Most of the strange noises came from the attic:

The attic, of its own accord so, lay hazy in a waiting, crisp way, lay cool like summernight moths.  Wasps, ghosts in the attic’s higher reaches, hung dried and mummified entangled in predatory webs from bird-dropping-colored octagon webs and hives above.  And down the boards, inside the walls, flee yet the scrawny rats, and the ghost of that 1956 Opossum, a tommyknocker in the night, wailing on in a sqweaking mourn for the man who died there a year before we came.  And Nelson came up there and taunted me, up the steep black ladder, flush against the wall in rot… All was in rat traps which never worked but rusted, gnarling around the wooden beams.  And all was dust and unmoved.  Yet the pegleg would sound in the night and I thought of ocean fog rolling — and from there would descend these ghouls and to there I would go in the day…and a flash of sun might peak in somewhere.  But all was dark and smothered and rough and deep.  And colors weren’t in the attic, so I drew crescent moons of Flash Gordon in the dust below, and pebbles were distant stars and asteroids and the attic would cake with dust.   –Deaths of an Orchard, III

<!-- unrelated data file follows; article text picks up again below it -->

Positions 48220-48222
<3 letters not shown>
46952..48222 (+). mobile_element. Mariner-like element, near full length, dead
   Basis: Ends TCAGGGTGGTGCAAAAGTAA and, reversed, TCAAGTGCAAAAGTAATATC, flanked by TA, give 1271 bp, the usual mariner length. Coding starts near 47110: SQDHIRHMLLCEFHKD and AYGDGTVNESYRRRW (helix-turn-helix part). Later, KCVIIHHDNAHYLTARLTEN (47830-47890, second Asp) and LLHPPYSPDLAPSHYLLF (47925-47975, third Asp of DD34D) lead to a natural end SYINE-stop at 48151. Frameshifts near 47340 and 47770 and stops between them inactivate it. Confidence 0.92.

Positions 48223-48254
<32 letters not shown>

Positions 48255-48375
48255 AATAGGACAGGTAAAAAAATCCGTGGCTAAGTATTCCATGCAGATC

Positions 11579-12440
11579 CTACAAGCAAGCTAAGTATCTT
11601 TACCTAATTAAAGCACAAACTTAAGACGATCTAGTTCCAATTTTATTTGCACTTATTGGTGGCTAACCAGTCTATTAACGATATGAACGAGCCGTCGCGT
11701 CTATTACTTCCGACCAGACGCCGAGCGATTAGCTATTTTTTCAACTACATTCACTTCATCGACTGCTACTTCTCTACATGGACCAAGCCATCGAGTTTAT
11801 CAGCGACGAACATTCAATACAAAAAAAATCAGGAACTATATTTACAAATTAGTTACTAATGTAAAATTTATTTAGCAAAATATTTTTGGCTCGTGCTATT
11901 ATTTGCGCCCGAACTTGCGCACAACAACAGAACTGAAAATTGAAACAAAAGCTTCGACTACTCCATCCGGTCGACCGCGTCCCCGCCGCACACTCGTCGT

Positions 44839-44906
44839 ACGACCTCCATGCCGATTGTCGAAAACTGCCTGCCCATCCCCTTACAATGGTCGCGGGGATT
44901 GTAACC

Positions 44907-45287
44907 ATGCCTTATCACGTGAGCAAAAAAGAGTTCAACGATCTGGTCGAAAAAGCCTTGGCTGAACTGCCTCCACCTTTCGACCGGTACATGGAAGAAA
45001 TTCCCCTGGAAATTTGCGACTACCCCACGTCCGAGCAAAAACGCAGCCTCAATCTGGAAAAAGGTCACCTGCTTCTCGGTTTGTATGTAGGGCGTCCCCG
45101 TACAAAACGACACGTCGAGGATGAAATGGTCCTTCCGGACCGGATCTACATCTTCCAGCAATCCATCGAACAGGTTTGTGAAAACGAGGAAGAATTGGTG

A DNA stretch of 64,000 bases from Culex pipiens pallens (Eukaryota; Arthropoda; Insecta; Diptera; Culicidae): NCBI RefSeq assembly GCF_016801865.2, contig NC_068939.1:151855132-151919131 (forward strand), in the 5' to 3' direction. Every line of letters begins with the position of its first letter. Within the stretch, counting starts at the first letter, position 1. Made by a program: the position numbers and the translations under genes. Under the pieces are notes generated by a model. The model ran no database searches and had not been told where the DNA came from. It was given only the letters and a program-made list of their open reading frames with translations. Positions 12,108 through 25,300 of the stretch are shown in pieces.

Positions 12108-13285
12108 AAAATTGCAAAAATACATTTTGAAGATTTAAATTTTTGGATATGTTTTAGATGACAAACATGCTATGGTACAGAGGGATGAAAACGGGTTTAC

The pegleg was exactly what the thumping from overhead sounded like.  Back to Gvido… a few years in that haunted orchard home  inspired his art.   I did a painting of it at  http://www.edaugusts.com/?page_id=26early-photos-794 Here’s a portion of that  painting.  Magnified, it seems to show figures in the windows that I never intended:

The book appeared between my sophomore and junior year of high school.  Within weeks after I dashed-off those 100 copies, I became embarrassed at some of the sentiments and some of the child-like writing.  It seemed to me I’d written some of it in a trance because in some ways it didn’t make much sense.  My brother was actually impressed with my effort, but criticized my choice of light blue cover stock — he called it lavender and said it looked ‘effeminate’.   Eh, what did he know!